Thursday, January 10, 2008

The Craptaculous Web Framework

At No Fluff, Just Stuff, Sunday after lunch is reserved for the speaker's panel and poll. Jay polls the audience to find out what version of Java everyone is using, which Ajax libraries, IDEs, and that sort of stuff. One of the questions he always asks is "Which web frameworks are people using"? Generally, Struts still rules the numbers (although, recently, he's been asking how many people would use Struts on a new project and the numbers plummet). He rattles off the litany of web frameworks (there are dozens in the Java world, after all). And, on the panels I'm on, I pipe in by asking people how many are using their own, home grown "Craptaculous" framework. Interestingly enough, there are always hands. And the home grown Craptaculous framework generally beats out some well known rivals, like JSF (thank heavens) and Tapestry (what a shame).

This really shows the confusion in the Java world around about web frameworks. The only clear consensus is around Struts, and only because there are lots legacy projects that started with it. I put this down to the The Paradox of Choice, which Scott Davis references in his keynote No, I Won't Tell you Which Web Framework to Use (or, the Truth, with Jokes). Yes, there is an entire hour-long keynote about this topic. The Paradox of Choice shows that people's decision making capacity shuts down when presented with too many choices. The classic example from the book is the store selling jam. A little boutique store started presenting jam samples to entice customers. When they put out 3 different flavors, customers sampled them and the sales of jam soared. More must be better, right? So they put out 10 difference flavors...and the sales plummeted. When presented with too many choices, people's decision making ability shuts down.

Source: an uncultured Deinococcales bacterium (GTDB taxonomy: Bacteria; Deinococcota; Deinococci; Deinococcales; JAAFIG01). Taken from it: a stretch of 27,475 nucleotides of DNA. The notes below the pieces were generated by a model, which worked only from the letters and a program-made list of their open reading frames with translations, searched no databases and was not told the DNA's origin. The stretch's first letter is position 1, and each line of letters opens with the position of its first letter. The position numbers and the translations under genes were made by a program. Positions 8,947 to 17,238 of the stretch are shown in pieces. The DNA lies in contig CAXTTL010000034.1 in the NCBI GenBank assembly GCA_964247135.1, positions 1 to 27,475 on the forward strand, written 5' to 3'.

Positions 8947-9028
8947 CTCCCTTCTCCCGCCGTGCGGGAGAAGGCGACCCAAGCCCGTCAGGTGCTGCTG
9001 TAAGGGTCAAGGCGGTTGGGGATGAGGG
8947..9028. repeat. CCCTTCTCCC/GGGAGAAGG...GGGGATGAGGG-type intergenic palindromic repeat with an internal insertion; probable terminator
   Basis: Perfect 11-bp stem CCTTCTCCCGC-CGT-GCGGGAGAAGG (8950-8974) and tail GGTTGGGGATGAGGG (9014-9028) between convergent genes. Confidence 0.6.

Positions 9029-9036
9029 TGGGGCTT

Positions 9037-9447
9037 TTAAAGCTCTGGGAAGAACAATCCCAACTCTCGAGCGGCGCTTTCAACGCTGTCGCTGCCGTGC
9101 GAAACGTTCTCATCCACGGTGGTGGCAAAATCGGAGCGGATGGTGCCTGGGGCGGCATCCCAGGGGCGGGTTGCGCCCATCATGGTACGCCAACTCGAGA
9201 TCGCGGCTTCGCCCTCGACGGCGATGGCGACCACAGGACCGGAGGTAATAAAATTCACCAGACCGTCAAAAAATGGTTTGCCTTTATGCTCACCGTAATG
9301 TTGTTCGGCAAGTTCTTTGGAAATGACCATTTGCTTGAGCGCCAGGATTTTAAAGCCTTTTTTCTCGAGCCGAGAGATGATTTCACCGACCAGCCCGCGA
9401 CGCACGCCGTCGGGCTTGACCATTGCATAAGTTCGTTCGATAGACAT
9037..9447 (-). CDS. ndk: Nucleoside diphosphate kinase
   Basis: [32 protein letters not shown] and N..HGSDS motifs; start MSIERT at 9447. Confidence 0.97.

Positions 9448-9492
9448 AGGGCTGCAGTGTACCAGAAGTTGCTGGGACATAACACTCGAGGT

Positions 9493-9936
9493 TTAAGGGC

Which I think it at play now in the Java web space. Scott's keynote is a direct result of this. Inevitably, at No Fluff, Just Stuff shows, the question comes up on the expert panel: "Which web framework should I use?" If there were only 3, you could reasonable go compare them. When the number reaches 10 or 20, there is no time to go sample each one. Thus, paralysis sets in and you end up using Struts (again), or creating another version of your home-grown Craptaculous framework.

For better or worse, other markets don't suffer from this. In the .NET world, there is only one: ASP.NET. But that is a different kind of market. Despite the efforts by many in the ALT.NET space, open source isn't nearly as prevalent in the .NET world as in others (I can't tell you how many clients I've talked to that created their own logging framework for .NET -- it just never occurred to them that this problem has already been solved over and over). In the Ruby world, there is really only Ruby on Rails (although there are others, they have a very small following compared to Rails). Same in the Python world: there are several frameworks, but as an outsider looking in, it seems that Django has all the buzz now.

Which suggests a clear new front runner in the Java world: Grails. Because it is based on Groovy, not Java, the perception is that it is the only game in town. That will help drive the adaptation of Groovy like wildfire. In fact, I think that Grails is the engine driving the interest in Groovy. New languages are cool and all, but until you have something to do with them, they don't catch on (look at what happened with Java when servlets came along).

Of course, I would be remiss not to mention that Rails now runs on the JVM via JRuby. However, I think this is perceived by many in the Java world as a bigger transition than Groovy and Grails. Ruby is a completely different language, with different idioms. To hard-core Java-ists, Groovy is practically Java, with most of the stinky parts removed. Once Grails becomes 1.0 and beyond, it may be salvation from the home-grown Craptaculous framework that Java developers are still using.

9 comments:

Howard said...

I agree that technologically, Grails is the true competitor to Tapestry 5. Fortunately T5 has some very nice features, a kind of scaffolding, to help you get up and running reasonably quickly (as opposed to a Rails / Grails instance app). That will have to come in the future.